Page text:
Sunbeds may be addictive, warn researchers

In collaboration with Adfero

Young people who regularly use sunbeds often display signs of addiction to using them, a US study has found.

Scientists at Memorial Sloan-Kettering Cancer Centre and the University of Albany, State University of New York conducted a study to assess the prevalence of addiction to sunbed use among college students.

They were also interested to see whether people who regularly used sunbeds were more likely to abuse alcohol or drugs, or to display signs of anxiety or depression.

The researchers recruited 421 college students between September and December 2006 and gave all of them two questionnaires.

These were based on two existing questionnaires to screen for alcoholism and substance-related disorders, but were modified to assess addiction to indoor tanning.

Just over half of the students had used a sunbed in the past and about a third showed signs of being addicted to them.

Students who showed signs of addiction on both questionnaires tended to be more likely to suffer from anxiety and abuse alcohol and other substances than those who did not.

Writing in the Archives of Dermatology, the study authors observed: "Despite ongoing efforts to educate the public about the health risks associated with natural and non-solar UV radiation, recreational tanning continues to increase among young adults.

"Findings suggest that interventions to reduce skin cancer risk should address the addictive qualities of indoor tanning for a minority of individuals and the relationship of this behaviour to other addictions and affective disturbance."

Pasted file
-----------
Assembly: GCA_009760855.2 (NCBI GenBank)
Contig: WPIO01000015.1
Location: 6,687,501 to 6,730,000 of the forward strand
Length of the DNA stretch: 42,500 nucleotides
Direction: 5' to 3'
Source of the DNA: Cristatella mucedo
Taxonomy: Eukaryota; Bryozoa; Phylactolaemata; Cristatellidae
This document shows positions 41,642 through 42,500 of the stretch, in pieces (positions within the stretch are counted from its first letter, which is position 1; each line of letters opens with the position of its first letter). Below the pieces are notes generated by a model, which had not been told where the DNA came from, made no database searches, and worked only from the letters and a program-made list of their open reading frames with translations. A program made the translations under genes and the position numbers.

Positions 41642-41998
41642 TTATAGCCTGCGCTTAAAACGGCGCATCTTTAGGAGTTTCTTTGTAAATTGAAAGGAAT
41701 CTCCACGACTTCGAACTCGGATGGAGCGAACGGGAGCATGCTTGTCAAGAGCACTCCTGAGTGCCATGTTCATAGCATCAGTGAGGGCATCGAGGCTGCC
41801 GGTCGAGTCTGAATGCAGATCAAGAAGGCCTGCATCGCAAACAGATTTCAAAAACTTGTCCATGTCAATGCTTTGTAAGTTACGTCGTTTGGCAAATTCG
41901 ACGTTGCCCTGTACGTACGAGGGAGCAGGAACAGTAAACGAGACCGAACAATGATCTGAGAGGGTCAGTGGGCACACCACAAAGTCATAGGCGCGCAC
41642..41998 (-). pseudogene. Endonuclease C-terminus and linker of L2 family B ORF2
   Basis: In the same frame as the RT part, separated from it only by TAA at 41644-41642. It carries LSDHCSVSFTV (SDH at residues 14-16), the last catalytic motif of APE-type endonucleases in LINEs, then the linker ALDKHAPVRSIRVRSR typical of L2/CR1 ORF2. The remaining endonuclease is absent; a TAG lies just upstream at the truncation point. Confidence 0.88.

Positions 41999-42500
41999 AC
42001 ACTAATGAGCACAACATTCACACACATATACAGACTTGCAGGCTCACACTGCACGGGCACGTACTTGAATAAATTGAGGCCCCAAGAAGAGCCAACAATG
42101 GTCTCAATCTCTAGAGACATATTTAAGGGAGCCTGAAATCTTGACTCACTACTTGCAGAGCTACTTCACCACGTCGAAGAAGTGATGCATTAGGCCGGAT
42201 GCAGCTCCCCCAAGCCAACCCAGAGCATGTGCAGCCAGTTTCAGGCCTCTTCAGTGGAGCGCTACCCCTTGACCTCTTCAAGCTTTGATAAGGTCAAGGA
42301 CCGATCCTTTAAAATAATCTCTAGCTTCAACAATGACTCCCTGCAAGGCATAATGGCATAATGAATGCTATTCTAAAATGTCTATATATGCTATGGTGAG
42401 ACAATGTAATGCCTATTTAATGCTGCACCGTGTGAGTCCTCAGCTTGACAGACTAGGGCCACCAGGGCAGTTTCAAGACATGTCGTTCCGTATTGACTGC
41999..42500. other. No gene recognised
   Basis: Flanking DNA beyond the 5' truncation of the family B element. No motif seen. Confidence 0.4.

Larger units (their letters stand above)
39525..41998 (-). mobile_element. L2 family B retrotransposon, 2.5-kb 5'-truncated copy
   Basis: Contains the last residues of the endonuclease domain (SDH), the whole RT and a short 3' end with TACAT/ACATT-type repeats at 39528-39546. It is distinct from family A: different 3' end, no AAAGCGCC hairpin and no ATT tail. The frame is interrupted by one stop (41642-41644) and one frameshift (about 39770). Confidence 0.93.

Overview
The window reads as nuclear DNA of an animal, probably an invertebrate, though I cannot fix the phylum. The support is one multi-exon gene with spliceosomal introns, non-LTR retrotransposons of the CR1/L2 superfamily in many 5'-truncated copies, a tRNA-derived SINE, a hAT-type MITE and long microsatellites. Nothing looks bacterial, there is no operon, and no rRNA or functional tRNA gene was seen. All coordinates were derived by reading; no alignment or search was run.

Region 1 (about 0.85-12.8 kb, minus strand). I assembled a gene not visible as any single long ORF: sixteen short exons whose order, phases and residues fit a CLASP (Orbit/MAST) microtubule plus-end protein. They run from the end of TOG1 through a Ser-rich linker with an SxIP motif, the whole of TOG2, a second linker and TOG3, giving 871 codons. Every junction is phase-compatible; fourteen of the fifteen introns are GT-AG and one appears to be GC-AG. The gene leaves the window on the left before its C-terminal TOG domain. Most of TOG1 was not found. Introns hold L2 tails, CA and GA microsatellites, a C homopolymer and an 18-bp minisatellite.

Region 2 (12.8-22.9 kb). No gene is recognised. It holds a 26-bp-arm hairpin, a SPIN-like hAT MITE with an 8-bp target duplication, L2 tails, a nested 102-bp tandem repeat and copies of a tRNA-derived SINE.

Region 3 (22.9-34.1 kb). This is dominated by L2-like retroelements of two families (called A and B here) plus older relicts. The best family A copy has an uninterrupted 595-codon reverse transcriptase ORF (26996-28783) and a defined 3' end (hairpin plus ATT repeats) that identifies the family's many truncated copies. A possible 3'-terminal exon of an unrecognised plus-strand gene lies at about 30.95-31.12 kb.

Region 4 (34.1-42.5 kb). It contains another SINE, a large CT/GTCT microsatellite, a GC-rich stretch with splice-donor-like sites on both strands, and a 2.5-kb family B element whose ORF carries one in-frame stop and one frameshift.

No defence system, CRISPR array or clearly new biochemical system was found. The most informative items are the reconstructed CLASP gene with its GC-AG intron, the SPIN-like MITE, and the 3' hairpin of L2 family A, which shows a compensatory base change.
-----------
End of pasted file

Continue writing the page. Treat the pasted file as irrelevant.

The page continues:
Sarah Woolnough, Cancer Research UK's head of policy, said: "The study suggests that people who regularly use sunbeds may be more likely to show signs of addiction to indoor tanning. This underlines the importance of stopping children from having access to sunbeds.

"Cancer Research UK is delighted that, thanks to the success of the Private Member's Bill in Parliament, it will soon be illegal for under-18s to use sunbeds.

"It is also vital that the new government ensures that all sunbed salons are staffed and that information is provided warning users of the health risks."

References

  • Mosher, C., & Danoff-Burg, S. (2010). Addiction to Indoor Tanning: Relation to Anxiety, Depression, and Substance Use Archives of Dermatology, 146 (4), 412-417 DOI: 10.1001/archdermatol.2009.385